Fava beans ingestion has been identified to precipitate the symptoms of G6PD deficiency in some G6PD deficient individuals, although all individuals may not exhibit hemolysis upon fava beans ingestion [1,4,11,20]. Favism is most common in individuals with G6PD class II variants, but rarely occurs in individuals with G6PD A-variant. Although the exact ingredient in fava beans responsible for oxidative damage is unknown, it could be possibly vicine, convicine, or isouramil. Fava beans are also known as Bell beans or Horse beans. Bell beans are known by various names that include broad beans, English dwarf beans, fever beans or haba beans. Horse beans are known by different names including pigeon beans, silk worm beans or tick beans [29-31].

Diagnostics - Testing Methods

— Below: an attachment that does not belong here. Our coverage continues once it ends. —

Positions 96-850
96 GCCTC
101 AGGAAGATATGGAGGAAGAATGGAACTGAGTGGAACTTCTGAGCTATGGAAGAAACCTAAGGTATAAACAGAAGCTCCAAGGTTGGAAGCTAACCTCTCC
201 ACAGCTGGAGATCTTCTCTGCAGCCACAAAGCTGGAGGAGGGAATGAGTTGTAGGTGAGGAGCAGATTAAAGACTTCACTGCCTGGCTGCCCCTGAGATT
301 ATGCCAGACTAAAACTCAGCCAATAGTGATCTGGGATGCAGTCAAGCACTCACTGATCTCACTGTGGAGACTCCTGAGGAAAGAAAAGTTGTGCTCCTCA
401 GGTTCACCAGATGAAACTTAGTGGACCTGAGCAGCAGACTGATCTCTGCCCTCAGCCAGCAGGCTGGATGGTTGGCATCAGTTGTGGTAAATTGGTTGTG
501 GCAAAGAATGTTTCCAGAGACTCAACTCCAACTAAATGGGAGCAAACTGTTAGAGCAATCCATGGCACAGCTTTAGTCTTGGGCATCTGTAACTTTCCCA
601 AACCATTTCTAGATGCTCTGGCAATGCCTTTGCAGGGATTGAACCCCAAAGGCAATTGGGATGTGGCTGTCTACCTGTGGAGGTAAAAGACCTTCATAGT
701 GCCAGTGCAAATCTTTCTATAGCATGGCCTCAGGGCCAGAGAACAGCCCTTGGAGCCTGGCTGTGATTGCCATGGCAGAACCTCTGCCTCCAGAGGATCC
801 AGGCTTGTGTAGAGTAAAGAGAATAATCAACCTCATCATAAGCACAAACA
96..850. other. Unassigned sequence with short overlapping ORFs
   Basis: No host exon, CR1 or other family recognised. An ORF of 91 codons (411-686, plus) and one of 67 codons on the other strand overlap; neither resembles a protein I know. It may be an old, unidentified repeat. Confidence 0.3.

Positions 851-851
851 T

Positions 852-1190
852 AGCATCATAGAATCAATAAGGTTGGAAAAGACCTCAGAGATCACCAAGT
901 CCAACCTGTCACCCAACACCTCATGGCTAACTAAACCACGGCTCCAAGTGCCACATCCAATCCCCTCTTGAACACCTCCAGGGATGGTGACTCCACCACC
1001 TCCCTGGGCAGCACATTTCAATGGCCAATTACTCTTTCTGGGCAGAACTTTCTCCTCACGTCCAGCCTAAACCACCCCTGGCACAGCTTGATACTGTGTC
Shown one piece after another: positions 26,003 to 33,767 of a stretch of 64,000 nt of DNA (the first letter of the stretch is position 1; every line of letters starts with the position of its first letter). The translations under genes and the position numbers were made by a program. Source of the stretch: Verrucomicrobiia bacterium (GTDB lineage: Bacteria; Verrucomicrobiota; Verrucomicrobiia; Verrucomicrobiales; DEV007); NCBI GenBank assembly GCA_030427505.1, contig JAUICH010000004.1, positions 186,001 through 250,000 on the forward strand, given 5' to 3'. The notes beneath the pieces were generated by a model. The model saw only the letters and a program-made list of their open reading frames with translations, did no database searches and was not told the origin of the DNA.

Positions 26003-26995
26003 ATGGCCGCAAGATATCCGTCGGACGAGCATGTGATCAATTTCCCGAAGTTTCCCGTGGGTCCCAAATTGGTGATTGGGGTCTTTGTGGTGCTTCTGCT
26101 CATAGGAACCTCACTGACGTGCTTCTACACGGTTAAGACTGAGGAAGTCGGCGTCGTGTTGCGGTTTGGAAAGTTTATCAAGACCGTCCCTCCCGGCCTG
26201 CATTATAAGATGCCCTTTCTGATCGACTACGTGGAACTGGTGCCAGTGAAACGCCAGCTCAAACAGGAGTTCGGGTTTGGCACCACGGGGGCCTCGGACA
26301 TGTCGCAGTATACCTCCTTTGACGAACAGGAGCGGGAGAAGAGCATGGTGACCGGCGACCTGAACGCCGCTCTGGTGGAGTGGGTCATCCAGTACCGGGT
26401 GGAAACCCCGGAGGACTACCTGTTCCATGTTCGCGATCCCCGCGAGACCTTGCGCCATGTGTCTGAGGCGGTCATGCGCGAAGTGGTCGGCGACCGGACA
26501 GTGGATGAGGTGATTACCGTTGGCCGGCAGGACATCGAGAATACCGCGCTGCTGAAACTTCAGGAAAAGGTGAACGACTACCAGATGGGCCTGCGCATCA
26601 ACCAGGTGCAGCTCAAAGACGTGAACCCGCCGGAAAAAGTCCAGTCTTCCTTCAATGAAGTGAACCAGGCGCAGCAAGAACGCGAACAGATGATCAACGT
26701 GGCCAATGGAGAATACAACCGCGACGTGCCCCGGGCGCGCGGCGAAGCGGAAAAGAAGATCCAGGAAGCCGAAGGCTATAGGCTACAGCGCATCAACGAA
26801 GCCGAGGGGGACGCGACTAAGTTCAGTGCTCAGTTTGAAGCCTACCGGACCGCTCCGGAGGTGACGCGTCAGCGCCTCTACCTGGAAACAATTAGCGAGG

The diagnosis of heterozygous deficient women is especially complicated because these women have a normal and a G6PD-deficient population of erythrocytes as a result of lyonization. Hence some researchers concluded that two different tests for diagnosing men and women is the ideal approach. The fluorescent spot test has the advantage of being less expensive and easy to perform, but is only reliable for discriminating hemizygous G6PD-deficient men from non-deficient men. Cytochemical assay is supposed to be the only reliable assay to discriminate between heterozygous-deficient women and non-deficient women or homozygous-deficient women. Hence the cytochemical assay is recommended for women, although it is more expensive and difficult to perform, and a need was expressed to make it more simplified especially keeping in mind the affordability issues in the developing countries [32].